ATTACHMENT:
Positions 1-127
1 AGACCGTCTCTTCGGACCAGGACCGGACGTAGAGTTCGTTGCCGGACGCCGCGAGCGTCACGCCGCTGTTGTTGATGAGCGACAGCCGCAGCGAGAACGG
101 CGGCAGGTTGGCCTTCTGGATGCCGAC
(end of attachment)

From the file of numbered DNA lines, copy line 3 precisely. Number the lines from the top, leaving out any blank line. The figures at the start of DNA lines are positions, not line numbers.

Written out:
101 CGGCAGGTTGGCCTTCTGGATGCCGAC